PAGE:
The Richards said they had been struggling financially and only sold items that belonged to them. They have complained that the nonprofit does not properly care for the grounds and had, as Tad Richards put it, let the hedges “go wild.”
Now there is a lawsuit that has further complicated matters, one filed by a local businessman who once had a deal to buy the house jointly with the Richards grandson for $580,000, according to court documents. As part of the deal, the businessman, David Hanzl, bought a house in nearby Kingston for the Richards to live in, according to the court papers, and Hanzl and Manocha were supposed to run the Fite House together as a short-term rental property.
But the sale of the Fite House never went through. The civil suit accuses the Richards and their grandson of having “roped” Hanzl into a reckless scheme to financially rescue the Richards and says the Richards are now living rent free in the Kingston house Hanzl bought them.
Tad Richards, in an interview, said he had been left “high and dry” when Hanzl backed out of buying the Fite House.
Manocha said it has always been his grandparents intention to “resolve these issues” and purchase the Kingston house after the Fite House is sold.
In May, the situation began to escalate when the nonprofit announced officially in a letter to the Richards that the organization was severing ties with the house after years of paying to use the Richards’ driveway as part of an entrance to the park and occasionally working with family on various programs. It also said it would work to create a new entrance to the sculpture and was putting up a fence.
The nonprofit has said there must be an “appropriate and binding safety, programming and management plan for Fite House in place,” before the fence comes down. Becker, the nonprofit’s board president, sent an email to Tad Richards in July outlining several more specific “common-sense ideas for an agreement framework” such as bans on camping, loud noise after 10 p.m. and events of more than 12 people. He insisted that if interested parties used a fraction of the time they have spent posting on social media on the work of putting together a safety plan, an agreement could be reached “in an afternoon.”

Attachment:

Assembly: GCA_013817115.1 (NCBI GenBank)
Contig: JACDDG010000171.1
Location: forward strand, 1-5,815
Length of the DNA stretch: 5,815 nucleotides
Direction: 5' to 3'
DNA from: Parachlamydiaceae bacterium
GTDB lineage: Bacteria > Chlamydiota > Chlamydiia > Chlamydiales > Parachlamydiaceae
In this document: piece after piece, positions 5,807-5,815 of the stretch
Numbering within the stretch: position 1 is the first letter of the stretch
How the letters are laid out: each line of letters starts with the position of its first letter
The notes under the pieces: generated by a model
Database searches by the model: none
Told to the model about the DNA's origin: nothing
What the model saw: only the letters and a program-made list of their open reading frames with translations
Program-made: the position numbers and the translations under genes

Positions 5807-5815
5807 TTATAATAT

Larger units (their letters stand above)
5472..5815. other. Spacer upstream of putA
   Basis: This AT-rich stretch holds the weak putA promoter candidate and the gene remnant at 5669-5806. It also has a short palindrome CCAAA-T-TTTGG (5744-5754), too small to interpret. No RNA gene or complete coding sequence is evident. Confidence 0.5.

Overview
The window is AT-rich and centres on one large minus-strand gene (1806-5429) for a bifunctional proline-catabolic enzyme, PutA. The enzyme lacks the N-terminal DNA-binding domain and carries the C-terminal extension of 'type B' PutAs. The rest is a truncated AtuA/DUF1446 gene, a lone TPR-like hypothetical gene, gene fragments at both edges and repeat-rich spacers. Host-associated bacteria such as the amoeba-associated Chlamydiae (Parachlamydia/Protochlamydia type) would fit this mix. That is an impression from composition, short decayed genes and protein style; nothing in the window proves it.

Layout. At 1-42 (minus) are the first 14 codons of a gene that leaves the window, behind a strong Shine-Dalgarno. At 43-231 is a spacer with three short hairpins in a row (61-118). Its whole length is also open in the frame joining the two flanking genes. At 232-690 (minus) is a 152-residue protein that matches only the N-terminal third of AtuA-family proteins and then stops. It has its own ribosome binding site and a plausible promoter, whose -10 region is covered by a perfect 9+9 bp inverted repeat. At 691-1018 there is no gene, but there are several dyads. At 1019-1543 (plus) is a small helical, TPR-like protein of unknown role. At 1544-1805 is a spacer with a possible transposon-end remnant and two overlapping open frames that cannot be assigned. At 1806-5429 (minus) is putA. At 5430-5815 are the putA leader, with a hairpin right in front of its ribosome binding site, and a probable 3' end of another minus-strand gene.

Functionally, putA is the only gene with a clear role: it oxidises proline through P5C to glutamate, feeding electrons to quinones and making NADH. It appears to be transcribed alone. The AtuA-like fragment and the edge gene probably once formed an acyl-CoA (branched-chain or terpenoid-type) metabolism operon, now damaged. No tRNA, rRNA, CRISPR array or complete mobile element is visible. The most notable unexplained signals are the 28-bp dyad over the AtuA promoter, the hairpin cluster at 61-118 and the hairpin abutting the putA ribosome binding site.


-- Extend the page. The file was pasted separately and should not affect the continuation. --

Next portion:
One solution would be for the nonprofit to buy the house, an idea that has floated around for years but one that would entail raising the money for a down payment. Officials of the organization say they would like that. Manocha said that because the nonprofit has “made it impossible” to turn the property into a business, “our mind has shifted to selling.”
Becker said in late July that he plans to soon meet with Tad Richards to once again negotiate a possible deal. And on Friday, representatives of Opus 40, the Richards family and the town met to review the framework for an agreement laid out by Becker.
Everyone agrees the sculpture itself is sorely in need of repairs and that, if they can iron out their differences, the focus can return to preserving Harvey Fite’s artistic masterpiece and personal legacy.
On a recent afternoon, Tad Richards allowed himself a moment of optimism and reflection as he stood next to the house he grew up in and peered out at a work of art that has helped to define his life. “It means more than I can say,” he said.
Sheelagh McNeill contributed research.